Synopsis Of The TED Talks On “4 Habits of ALL Successful Relationships

by Dr. Andrea & Jonathan Taylor-Cummings.

According to these talented and knowledgeable experts, the couples who enjoy the most connected relationships practice these four habits:

1. Be curious, not critical. When conflict arises, if couples invest time in understanding, instead of criticizing, differences in perspectives or way of being, this will lead to dialogue that ends the argument and helps you to  notice and access the strengths in your different perspectives, which creates closeness.

2. Be careful, not crushing. When arguing with our partner, our ‘fight or flight’ responses are automatically activated. These are inherently “me” centered, not “us” focused, because our body and mind tell us that we must protect our feelings and ego. By being patient with, and attentive to, your partner during conflict, you can learn to take care of each other instead of just yourselves. This will naturally enhance your bond.

3. Ask, don’t assume. After we have been in a relationship with someone for some time, we become accustomed to how she/he does things. Some of the habits that our partner exhibits may drive us crazy, and others we may find to be endearing and wish to adopt. For those habits that we can’t stand, we’re much more likely to instantly become irritated and attack, instead of ask why our partner does that ‘thing’. When we assume, it suggests to our partner that we do not have faith in her/him, and/or that we believe the worst about her/his intentions, which creates mistrust and distance.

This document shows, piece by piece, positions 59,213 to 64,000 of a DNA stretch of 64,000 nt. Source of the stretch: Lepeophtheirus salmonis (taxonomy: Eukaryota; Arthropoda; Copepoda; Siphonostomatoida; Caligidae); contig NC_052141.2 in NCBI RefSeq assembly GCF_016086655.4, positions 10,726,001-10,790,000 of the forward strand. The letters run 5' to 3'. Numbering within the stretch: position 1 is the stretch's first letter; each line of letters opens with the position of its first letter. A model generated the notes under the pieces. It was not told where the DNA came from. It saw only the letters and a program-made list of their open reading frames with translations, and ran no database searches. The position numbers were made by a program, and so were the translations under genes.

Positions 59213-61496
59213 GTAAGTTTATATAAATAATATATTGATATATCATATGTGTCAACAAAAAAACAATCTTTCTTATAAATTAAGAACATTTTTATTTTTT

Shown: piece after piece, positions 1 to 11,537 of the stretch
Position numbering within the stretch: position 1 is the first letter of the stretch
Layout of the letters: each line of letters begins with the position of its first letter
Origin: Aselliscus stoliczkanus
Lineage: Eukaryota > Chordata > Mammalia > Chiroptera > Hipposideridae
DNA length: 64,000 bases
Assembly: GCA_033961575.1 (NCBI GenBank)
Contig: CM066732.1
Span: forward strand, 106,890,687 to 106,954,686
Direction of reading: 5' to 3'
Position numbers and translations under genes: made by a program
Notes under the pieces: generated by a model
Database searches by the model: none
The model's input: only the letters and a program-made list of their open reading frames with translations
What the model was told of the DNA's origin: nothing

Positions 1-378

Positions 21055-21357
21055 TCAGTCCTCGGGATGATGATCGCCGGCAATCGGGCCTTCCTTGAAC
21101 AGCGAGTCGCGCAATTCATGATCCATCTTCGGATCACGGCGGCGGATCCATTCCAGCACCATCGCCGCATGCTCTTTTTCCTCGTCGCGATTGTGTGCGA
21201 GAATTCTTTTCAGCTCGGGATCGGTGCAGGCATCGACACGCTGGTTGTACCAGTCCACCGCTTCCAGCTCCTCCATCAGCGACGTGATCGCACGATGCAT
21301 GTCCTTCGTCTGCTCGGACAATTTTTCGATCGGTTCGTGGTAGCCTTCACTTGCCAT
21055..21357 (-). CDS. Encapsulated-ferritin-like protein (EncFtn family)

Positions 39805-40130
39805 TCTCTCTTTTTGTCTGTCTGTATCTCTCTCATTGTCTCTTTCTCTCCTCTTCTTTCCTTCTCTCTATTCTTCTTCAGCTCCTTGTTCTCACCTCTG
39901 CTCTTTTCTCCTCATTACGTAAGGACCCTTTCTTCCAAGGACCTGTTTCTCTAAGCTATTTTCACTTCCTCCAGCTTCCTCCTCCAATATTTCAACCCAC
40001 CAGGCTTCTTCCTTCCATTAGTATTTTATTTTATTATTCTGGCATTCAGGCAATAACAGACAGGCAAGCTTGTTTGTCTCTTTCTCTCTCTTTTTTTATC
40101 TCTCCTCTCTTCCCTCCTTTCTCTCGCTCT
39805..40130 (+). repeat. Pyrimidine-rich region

4. Connect before you correct. Before honing in on what your partner is doing wrong, spend five minutes being warm and curious with your partner about her/his day (I know, sometimes it feels impossible to suspend your anger, and it may also feel counterintuitive or disingenuous to even consider starting with kindness and curiosity when you’re furious, but trust me, it works). Why? Because this is more likely to help both of you to feel regulated (because you’re connecting with each other) and will increase the likelihood that your partner will accept your influence. Consider this: most of us are mounting a defense when we feel attacked; however, if someone is first tender with, and interested in, what we have to say, we are much more likely to be receptive to their thoughts. Also, when we’re not regulated, productive, attachment-promoting conversation is likely not happening.

As Dr. Andrea and Jonathan aptly point out, “people go where they feel welcome, but stay where they feel valued.” This is so true.

If you need help with implementing these points, call me to schedule a session for couples therapy. Together, we’ll navigate this voyage.

Speak Your Mind


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